Motor imagery was used with the EPOC+ to control computer-based games, drive a toy car, control a Sphero SPRK+ robot (Sphero, Boulder, CO, USA) and select items on an iPad. Training across all EPOC+ tasks included brief 8-second windows of training where participants practiced being relaxed and then imagined “pushing” the item they were attempting to control. During “pushing”, whenever the power of the EEG frequency spectrum passed a preset threshold, a keyboard output was produced. If able, patients could raise their eyebrows to generate an electromyography (EMG) signal that was mapped to an additional keyboard output. During the mindBEAGLE motor imagery training participants imagined the movement of their left or right hand in random order. Children were asked to imagine movement of their right hand to signal a “yes” response and their left hand to indicate “no”.
Controlling a floating cube
An animated cube was presented on the computer screen; using the EPOC+ participants were trained to use motor imagery to push the floating cube away from them or to remain relaxed in order to keep it stationary.
Controlling a remote-controlled car
Using the EMOTIV software, the “push” training was mapped to a keyboard input. A custom made script sent the keyboard command via serial port to a custom interface which was connected to the computer via USB cable. A commercially available toy car was modified to be controlled by this interface. Participants attempted driving the car forward and stopping it at a target location on command as previously described . EMG signals from eyebrow raising could be used to reverse the car.
Sphero SPRK+ control
A Sphero SPRK+ robot was controlled via keyboard input from the EMOTIV software. The “push” command was used to move the spherical robot in a forward direction using Bluetooth connectivity (Figure 3A). Rotation of the robot to change direction was controlled by either a manual keypress by the experimenter or EMG recorded from eyebrow raising. The second activity allowed participants to drive the robot over a canvas covered in paint creating unique artwork (see Figure 3D, 3E).
Participants attempted navigating through icons on an iPad using the EPOC+ to open a smart home application to turn on a desk lap or fan by activating a smart switch. Commands were recorded, mapped and used to control a custom interface in a similar manner as in the car task. A commercially available iPad keyboard was modified to be controlled by this interface.
A suite of BCI-driven computer games was developed including premade and available online as well as custom-designed. All games were played using a single command generated by the user thinking of pushing the character or item on the screen. Push commands were mapped to a keyboard input sent directly to the game. Examples of games include using the push command to have the onscreen character jump over obstacles and target shooting.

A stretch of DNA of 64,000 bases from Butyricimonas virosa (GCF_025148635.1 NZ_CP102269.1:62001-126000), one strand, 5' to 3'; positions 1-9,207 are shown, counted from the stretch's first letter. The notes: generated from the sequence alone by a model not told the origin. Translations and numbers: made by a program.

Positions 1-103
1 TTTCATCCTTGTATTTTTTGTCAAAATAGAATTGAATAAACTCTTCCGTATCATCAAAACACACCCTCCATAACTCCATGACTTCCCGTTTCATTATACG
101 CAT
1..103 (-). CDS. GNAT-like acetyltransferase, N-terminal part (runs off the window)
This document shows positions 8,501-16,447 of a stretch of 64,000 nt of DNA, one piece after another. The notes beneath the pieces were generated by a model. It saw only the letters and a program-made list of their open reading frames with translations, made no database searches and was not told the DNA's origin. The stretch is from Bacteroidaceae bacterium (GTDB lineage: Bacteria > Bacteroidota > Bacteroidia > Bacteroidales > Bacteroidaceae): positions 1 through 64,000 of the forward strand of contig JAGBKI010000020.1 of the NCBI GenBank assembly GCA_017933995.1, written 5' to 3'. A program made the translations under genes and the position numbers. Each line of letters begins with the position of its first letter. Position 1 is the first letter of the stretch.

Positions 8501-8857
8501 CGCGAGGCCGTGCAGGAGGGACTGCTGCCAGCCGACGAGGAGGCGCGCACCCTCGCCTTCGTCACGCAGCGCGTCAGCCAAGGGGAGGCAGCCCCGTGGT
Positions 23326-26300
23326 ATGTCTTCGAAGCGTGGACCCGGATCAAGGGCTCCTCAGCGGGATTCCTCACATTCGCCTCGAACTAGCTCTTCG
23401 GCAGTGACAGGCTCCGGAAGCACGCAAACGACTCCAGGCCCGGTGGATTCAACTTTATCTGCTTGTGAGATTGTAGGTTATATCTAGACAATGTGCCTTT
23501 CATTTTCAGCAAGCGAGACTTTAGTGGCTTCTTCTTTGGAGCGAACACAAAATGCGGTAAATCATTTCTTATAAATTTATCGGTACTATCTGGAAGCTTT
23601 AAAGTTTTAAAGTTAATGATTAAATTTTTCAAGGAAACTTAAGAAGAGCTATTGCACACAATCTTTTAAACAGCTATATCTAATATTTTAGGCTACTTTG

The intendiX system included a communication board on a computer screen (Figure 4A) and participants used a visual P300 paradigm to select letters. A classifier was generated after a 5-minute training session. During spelling, participants were asked to attempt to select letters by counting the number of times their target letter flashed on the screen.
The mindBEAGLE system used vibro-tactile and auditory evoked potentials and motor imagery paradigms for “yes”/”no” communication and to assess consciousness.
At the time of this report, the referral process has identified >30 potential candidates of which 10 have been recruited. All families approached accepted the invitation to join. Participant characteristics and BCI experience are summarized in Table 3. Two adults with locked-in syndrome secondary to brainstem stroke also participated in a modified program but are not described here.
A total of 334 hours of BCI sessions were well tolerated with no serious adverse events. Sessions lasted approximately 60 minutes though some continued for up to two hours. Parents often reported child fatigue after long sessions. Children were constantly consulted on their preferred activities and desired session length. Most were able to indicate “yes” or “no” responses with parents’ assistance. With the exception of P4, no participants have withdrawn from the program and all expressed interest in continued involvement. Details of each participant’s experience are summarized as follows.